Blacklegged Tick or Deer Tick

Blacklegged Tick or Deer Tick – Ixodes scapularis

Blacklegged Tick or Deer Tick

According to the Centers for Disease Control, Lyme disease is now the most common vector-borne infection in humans in the United States. More than 16,000 cases of Lyme disease were reported to the CDC in 1999. Ninety-two percent of these were from the New England states. Some years the numbers are not as high, but according to the CDC Lyme disease is under-reported. Since its discovery in 1975, cases have been reported from Canada, Europe, Australia, Asia, and the USSR. Lyme disease has been reported in domestic animals, including dogs, horses, and more recently, cattle [2].

Blacklegged Tick

Ötzi the Iceman, a stone-age hunter of 5,300 years ago, discovered frozen in ice in the Alps in 1991, was found by DNA analysis to be suffering from Lyme disease. He was also found to be lactose-intolerant and to have been murdered with a bow and arrow. His is the earliest know evidence of the Lyme disease bacteria Borrelia burgdorferi.

Borrelia burgdorferi, the bacteria causing Lyme disease is maintained in nature in I. scapularis and I. pacificus ticks and certain host species, chief of which is the white-footed mouse. A few bird species are also thought to be reservoir hosts. Crucial to maintenance of the cycle of B. burgdorferi between I. scapularis and reservoir hosts in the northeastern U. S., is the appearance of host-seeking nymphs (the second feeding stage) of one generation in late spring followed 2 months later by the host-seeking larvae (first feeding stage) of the next generation.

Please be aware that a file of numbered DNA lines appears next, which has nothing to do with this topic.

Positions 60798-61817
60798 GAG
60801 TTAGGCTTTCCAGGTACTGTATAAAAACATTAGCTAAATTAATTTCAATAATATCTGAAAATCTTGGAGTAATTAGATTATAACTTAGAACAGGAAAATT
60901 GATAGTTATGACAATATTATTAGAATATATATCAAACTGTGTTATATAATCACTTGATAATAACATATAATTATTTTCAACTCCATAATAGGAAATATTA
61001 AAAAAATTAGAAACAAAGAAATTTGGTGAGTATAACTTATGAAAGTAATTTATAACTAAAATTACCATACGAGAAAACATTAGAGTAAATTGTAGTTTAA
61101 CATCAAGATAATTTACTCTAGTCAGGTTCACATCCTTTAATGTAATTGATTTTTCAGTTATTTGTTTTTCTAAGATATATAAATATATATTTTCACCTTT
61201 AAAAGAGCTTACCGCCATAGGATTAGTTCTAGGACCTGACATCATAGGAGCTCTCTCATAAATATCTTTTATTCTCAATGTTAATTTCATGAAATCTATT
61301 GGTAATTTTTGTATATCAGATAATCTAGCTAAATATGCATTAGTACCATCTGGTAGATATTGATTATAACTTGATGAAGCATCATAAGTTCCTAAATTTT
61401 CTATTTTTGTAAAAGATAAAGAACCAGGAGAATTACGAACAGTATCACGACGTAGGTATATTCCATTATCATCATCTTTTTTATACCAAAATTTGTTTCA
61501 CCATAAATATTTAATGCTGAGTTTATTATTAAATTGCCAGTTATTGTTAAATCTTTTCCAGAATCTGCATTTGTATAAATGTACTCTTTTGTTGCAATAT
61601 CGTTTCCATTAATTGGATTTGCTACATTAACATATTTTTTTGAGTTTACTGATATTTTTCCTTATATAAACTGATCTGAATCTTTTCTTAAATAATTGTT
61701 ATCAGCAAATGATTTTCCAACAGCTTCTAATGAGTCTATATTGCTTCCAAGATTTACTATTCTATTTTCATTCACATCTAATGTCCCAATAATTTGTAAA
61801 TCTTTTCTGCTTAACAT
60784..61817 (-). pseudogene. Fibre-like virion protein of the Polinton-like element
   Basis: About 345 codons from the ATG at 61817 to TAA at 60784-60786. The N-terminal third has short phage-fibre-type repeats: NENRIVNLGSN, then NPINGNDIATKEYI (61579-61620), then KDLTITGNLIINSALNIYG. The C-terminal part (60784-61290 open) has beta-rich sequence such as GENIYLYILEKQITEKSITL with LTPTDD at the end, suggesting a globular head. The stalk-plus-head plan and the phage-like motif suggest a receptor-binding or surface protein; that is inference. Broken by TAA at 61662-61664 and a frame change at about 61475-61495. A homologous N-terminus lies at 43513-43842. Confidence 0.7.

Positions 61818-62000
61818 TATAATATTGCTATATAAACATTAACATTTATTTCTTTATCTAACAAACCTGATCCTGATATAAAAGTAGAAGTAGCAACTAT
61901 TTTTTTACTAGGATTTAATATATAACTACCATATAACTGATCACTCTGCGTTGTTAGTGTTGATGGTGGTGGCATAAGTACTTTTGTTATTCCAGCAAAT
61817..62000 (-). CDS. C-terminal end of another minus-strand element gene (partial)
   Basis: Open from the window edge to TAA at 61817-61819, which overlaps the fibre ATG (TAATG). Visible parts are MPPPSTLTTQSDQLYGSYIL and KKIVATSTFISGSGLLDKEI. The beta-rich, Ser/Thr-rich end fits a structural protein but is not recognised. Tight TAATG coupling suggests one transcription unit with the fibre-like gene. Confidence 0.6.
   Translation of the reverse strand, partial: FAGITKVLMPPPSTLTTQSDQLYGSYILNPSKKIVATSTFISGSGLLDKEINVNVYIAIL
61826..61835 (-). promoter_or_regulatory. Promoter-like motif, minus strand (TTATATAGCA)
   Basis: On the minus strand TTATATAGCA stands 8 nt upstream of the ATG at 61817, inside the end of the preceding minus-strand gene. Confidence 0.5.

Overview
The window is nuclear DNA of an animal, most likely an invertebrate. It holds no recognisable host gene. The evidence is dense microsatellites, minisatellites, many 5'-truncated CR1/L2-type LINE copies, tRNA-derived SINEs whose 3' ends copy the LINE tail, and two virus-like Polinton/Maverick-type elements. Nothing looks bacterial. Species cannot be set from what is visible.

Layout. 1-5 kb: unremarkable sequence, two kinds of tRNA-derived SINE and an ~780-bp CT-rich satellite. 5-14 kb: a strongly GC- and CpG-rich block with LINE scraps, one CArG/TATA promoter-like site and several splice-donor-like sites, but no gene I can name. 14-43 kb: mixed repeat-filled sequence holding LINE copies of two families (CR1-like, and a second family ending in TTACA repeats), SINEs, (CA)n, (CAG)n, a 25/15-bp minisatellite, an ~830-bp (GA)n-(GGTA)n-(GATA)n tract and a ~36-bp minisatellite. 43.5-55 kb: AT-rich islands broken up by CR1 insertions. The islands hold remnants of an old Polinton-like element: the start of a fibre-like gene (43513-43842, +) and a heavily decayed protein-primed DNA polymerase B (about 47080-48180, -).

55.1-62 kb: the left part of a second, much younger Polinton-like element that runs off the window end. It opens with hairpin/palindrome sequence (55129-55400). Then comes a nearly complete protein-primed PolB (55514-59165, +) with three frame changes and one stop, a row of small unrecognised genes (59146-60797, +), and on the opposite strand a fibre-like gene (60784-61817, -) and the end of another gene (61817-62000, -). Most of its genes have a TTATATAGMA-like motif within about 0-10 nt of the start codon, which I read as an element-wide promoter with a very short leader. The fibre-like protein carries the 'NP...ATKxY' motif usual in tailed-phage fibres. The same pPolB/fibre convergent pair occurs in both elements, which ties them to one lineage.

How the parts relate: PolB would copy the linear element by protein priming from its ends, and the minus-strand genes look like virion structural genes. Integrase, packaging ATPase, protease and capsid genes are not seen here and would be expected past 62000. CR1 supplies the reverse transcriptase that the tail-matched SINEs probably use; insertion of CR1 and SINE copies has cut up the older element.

Tick Life Cycle

The symptoms of Lyme disease include a round or oval rash at the site of the tick bite. It may be solid red, or have a bull’s-eye appearance. If left untreated, the infection can cause paralysis of the face, severe headaches, neck stiffness (meningitis), heart palpitations, diziness, and intermittent bouts of arthritis with joint pain, inflammation and swelling, especially in the knees.

Lyme disease is often confused with Lupus, a long-term autoimmune disorder that may affect the skin, joints, kidneys, brain, and other organs. Lupus symptoms include many of the same players: fatigue and fever, joint pain, stiffness and swelling, butterfly-shaped rash on the face that covers the cheeks and bridge of the nose, fingers and toes that turn white or blue when exposed to cold or during stressful periods (Raynaud’s phenomenon), shortness of breath, chest pain, dry eyes, headaches, confusion, and memory loss [4].

Engorged Female Deer Tick

Engorged Female Blacklegged Tick

For details on “chronic Lyme disease” and long term treatment trials sponsored by NIH, visit the NIH Lyme Disease web site. For treatment guidelines developed by the Infectious Disease Society of America, IDSA Guidelines for Treatment of Lyme Disease.

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